One of my favorite things about this food-writer gig, not counting the free dinners, is my official mailbox at the RFT. A designerish galvanized-metal thing nailed to the wall, it is segregated from the shabby pigeonholes assigned to the editors and hardcore investigative reporters. My box, in fact, has its own cubicle, which I don't mind sharing with the copy machine. Once every couple of weeks, when I need a good laugh, I wheel on over to the office, squeeze past the person making copies and collect my accumulation of press releases, menus and hate mail. My last visit revealed an interesting development. Someone, apparently mistaking me for a literary critic, had sent me a couple of books.

The first was Tender at the Bone (Broadway Books, $13, paperback), a memoir by former New York Times restaurant critic Ruth Reichl (she has since become editor of Gourmet magazine). Reichl has been described as the most powerful woman in New York; an unfavorable review from her could topple a million- dollar enterprise like a fallen soufflé. But Tender at the Bone does not concern itself with Reichl's elaborate disguises and big-budget escapades at Le Cirque 2000. Instead, it heartwarmingly chronicles the coming of age of the decade's most feared foodie. Regaling the reader with feel-good anecdotes about the many colorful characters populating her youth (notably her bipolar mother, who was "taste-blind and unafraid of rot"), Reichl sympathetically reveals her younger self against a cozy backdrop of dorm-room pizzas and Thanksgiving dinners pulled from Dumpsters.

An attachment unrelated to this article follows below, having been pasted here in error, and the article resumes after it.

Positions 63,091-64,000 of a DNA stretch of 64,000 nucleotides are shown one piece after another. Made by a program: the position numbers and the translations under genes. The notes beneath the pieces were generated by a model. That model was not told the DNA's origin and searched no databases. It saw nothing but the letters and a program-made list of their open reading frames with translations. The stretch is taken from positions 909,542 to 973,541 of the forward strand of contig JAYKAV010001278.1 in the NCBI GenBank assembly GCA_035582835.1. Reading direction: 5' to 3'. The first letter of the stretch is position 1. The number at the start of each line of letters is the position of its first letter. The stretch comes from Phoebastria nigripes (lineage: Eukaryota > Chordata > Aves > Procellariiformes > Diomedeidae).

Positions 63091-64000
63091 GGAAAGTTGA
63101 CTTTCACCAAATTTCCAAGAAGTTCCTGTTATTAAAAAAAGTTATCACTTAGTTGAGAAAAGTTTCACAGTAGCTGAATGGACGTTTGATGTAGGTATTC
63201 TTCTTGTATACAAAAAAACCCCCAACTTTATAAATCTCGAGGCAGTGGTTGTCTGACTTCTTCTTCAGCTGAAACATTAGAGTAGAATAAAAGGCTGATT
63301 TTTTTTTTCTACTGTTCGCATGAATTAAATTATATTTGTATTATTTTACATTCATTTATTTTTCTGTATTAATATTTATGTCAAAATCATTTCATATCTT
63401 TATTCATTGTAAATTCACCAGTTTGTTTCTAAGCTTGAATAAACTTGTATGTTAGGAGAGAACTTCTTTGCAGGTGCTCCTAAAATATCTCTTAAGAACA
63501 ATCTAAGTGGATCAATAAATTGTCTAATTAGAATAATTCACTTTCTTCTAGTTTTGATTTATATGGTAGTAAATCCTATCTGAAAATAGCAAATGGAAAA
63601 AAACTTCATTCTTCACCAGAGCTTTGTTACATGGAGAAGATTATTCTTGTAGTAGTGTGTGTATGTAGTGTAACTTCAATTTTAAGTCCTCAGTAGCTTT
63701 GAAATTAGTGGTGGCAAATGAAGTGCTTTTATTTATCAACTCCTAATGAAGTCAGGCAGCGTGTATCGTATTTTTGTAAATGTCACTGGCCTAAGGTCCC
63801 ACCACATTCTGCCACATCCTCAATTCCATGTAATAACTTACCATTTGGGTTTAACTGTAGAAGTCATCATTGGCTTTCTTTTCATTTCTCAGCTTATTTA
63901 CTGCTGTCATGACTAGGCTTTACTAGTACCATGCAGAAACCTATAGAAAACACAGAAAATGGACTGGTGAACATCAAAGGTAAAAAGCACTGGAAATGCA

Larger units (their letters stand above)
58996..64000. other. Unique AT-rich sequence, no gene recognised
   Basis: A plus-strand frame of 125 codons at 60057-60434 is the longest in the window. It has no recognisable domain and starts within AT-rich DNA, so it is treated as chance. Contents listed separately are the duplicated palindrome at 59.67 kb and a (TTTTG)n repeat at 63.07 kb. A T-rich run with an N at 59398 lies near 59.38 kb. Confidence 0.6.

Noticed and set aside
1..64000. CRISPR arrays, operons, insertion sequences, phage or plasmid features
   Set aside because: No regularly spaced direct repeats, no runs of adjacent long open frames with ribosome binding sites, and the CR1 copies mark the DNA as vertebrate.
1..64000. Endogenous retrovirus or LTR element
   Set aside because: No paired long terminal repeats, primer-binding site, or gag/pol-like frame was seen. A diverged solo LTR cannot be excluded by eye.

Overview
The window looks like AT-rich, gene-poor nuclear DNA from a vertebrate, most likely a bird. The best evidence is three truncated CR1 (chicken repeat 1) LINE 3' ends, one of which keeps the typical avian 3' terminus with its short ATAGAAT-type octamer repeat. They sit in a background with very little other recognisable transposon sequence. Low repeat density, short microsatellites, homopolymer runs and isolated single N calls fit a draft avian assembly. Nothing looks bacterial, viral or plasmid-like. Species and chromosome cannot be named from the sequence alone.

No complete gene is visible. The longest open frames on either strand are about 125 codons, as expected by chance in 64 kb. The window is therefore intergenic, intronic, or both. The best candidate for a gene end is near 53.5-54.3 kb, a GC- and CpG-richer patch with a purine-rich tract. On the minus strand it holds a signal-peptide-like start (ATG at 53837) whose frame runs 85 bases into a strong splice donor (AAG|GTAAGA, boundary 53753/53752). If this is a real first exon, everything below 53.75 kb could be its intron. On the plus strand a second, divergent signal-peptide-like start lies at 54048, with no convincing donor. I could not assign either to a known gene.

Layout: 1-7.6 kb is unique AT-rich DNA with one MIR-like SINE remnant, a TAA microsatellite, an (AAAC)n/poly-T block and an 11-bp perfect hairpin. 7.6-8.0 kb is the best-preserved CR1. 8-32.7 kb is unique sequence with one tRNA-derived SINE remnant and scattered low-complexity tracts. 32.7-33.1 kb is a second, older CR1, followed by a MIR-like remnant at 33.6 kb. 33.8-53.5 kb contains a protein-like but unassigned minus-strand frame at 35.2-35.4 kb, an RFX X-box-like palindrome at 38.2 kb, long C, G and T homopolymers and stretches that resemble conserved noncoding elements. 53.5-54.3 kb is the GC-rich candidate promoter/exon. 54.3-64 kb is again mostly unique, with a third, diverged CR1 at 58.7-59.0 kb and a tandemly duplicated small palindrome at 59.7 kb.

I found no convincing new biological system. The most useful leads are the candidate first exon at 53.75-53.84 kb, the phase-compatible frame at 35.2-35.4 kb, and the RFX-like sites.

All memoirs are fiction.

The other book was Help! My Apartment Has a Dining Room Cookbook (Houghton Mifflin, $16, paperback). Authored by 25-year-old Kevin Mills and featuring "mom tips" from his wise mater, Nancy Mills, it is a treatise on entertaining for the futon-and-cinderblock-bookshelf set. I am suspicious of any cookbook author who considers the existence of his dining room a source of astonishment, and was annoyed by Kevin's frat-boy allusions to Dumb and Dumber and his wife's "estrogen-fests." However, most of the recipes are hassle-free, and anyone who is foolhardy enough to host dinner parties despite an overarching inability to cook might find it useful.

— Jill Posey-Smith

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